The lovers at the center of The Chekhov Dreams are an unusual pair. Kate is dead, having been killed in a car crash several years ago. Deeply depressed since the accident, the independently wealthy Jeremy has put his writing aside and spends his days asleep in order to visit her in his dreams. A frequent topic of conversation between them is the possibility he might end his life and join his beloved in the hereafter.
Tired of watching this sad cycle, brother Eddie — who has chosen to spend his money on the more traditional wine, women and song — elicits a promise that Jeremy will make an effort to get out and meet new people. A man of his word, Jeremy signs up for an acting class, thinking this exercise might have the benefit of expanding his relationship with the literature he loves almost as deeply as he does Kate. Instead, he and his scene partner Chrissy are assigned The Seagull by Anton Chekhov, a playwright Jeremy considers dreary and uninspiring.
Playwright John McKinney ambitiously draws parallels between his characters, Chekhov’s Anna and Trigorin and Jeremy’s favorite fairytale, The Snow Queen. The results are uneven, punctuated by some imaginative moments. A few grimmer concepts are presented too off-handedly, which is jarring. But by the second act we’re more firmly in Blithe Spirit territory than anywhere near a Cherry Orchard. The broader comedy works fine while we remain in Jeremy’s mind and apartment, but when the action shifts back to the acting class, McKinney breaks his established rules of conduct and produces an uneasy mix of personal hallucination and the reality of others.
The small cast works comfortably together. The angular Dana Watkins provides Jeremy with an appropriately dreamy quality. As his scene partner and potential lifeline, Chrissy is given bubbly charm by Charlotte Stoiber. Christian Ryan channeling Jere Burns delivers the best zingers as Eddie. The toughest challenge is handed to Elizabeth Inghram who struggles to bring the not-always-likable Kate to “life”. Rounding out the team is Rik Walter as the time and realms-traveling Chekhov who fills in the blanks whenever Jeremy becomes too blind in grief.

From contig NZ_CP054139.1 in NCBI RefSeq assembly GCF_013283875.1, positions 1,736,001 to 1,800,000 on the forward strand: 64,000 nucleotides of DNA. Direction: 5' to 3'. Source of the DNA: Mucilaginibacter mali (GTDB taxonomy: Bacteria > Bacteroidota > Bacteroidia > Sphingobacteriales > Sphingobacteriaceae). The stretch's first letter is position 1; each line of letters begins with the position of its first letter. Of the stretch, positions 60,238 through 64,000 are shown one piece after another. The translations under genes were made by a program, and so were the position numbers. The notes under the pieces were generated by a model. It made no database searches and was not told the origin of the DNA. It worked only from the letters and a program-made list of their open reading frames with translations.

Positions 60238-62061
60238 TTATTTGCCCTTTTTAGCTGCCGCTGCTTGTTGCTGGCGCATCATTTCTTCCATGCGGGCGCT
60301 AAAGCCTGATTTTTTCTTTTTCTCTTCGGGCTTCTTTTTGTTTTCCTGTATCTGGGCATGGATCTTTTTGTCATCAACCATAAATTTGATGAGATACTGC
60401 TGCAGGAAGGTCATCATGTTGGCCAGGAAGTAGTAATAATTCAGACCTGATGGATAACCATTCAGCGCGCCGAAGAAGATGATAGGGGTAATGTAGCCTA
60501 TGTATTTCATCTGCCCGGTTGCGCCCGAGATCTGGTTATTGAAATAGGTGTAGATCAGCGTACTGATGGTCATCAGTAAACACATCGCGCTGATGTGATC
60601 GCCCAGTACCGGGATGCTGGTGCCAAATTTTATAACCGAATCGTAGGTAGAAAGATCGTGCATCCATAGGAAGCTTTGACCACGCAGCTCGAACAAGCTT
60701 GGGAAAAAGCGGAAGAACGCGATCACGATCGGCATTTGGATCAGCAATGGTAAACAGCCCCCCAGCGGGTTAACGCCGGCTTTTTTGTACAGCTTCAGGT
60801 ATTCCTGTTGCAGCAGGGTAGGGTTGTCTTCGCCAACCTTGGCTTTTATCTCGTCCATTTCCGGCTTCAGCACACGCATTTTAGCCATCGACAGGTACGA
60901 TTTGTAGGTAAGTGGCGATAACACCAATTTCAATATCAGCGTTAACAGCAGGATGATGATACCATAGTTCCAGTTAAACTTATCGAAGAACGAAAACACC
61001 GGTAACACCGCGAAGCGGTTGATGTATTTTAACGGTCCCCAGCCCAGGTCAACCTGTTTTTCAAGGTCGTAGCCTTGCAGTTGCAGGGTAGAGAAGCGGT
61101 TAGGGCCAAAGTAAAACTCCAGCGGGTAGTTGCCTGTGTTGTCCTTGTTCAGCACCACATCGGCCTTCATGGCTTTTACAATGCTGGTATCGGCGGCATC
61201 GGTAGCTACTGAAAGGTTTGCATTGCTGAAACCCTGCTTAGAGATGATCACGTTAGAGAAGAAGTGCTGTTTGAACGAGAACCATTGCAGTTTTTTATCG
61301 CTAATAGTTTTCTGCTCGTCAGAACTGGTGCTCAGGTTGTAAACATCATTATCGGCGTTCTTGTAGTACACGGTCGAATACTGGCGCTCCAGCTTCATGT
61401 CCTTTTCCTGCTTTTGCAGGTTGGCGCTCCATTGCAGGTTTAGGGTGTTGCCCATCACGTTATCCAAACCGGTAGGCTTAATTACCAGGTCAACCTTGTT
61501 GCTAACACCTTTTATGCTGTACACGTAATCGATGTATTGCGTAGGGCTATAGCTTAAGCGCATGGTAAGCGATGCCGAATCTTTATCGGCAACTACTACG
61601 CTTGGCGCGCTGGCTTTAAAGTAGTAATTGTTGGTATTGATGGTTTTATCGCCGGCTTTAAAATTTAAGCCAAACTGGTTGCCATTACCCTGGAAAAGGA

Some of director Leslie Kincaid Burby’s staging is clever, particularly the dream sequences. The mood of these all important scenes is enhanced by Diana Duecker’s lighting and sound designed by the playwright himself. Burby is less successful when giving the actors “business”. The already rapid-fire dialogue gets punched up with distracting sight gags. Scott Aranow’s scenic design also doesn’t quite work. We are told that Jeremy inherited a great deal of money, but his furniture is inexplicably cheap and ratty. At times the walls actually wobble. It is clear from his ultra-casual wardrobe provided by costume designer Christina Giannini that Jeremy isn’t “spendy”, but he should at least honor basic building codes.
For all the talk of endless love and devotion for the ages, The Chekhov Dreams is more a diverting night out than a philosophical exercise. The thought-provoking questions raised don’t hold up to much reflection. Towards the end of the play, Eddie has a line that works as a wink to the audience, indicating McKinney knows that the ponderous moments won’t be sustained after the houselights come on. But really, what’s wrong with a little escape? Tickets for the production at The Beckett at Theatre Row are available through February 17 at https://www.chekhovdreams.com.